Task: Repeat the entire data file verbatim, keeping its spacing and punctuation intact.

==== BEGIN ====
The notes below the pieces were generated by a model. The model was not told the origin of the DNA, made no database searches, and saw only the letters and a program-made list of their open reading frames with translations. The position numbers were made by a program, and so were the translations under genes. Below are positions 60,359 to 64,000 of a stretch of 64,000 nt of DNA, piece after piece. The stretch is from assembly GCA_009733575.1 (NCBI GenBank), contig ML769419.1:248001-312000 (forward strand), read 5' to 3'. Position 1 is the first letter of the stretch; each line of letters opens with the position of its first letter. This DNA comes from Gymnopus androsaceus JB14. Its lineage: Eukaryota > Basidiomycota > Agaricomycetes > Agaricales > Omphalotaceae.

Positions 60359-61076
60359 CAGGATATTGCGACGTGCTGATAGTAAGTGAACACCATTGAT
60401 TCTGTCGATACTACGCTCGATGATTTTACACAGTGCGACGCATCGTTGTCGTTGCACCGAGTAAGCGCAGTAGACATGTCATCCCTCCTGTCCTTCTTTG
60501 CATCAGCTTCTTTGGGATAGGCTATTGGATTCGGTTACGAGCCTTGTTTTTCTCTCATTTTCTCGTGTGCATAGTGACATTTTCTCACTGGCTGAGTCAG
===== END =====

The notes below the pieces were generated by a model. The model was not told the origin of the DNA, made no database searches, and saw only the letters and a program-made list of their open reading frames with translations. The position numbers were made by a program, and so were the translations under genes. Below are positions 60,359 to 64,000 of a stretch of 64,000 nt of DNA, piece after piece. The stretch is from assembly GCA_009733575.1 (NCBI GenBank), contig ML769419.1:248001-312000 (forward strand), read 5' to 3'. Position 1 is the first letter of the stretch; each line of letters opens with the position of its first letter. This DNA comes from Gymnopus androsaceus JB14. Its lineage: Eukaryota > Basidiomycota > Agaricomycetes > Agaricales > Omphalotaceae.

Positions 60359-61076
60359 CAGGATATTGCGACGTGCTGATAGTAAGTGAACACCATTGAT
60401 TCTGTCGATACTACGCTCGATGATTTTACACAGTGCGACGCATCGTTGTCGTTGCACCGAGTAAGCGCAGTAGACATGTCATCCCTCCTGTCCTTCTTTG
60501 CATCAGCTTCTTTGGGATAGGCTATTGGATTCGGTTACGAGCCTTGTTTTTCTCTCATTTTCTCGTGTGCATAGTGACATTTTCTCACTGGCTGAGTCAG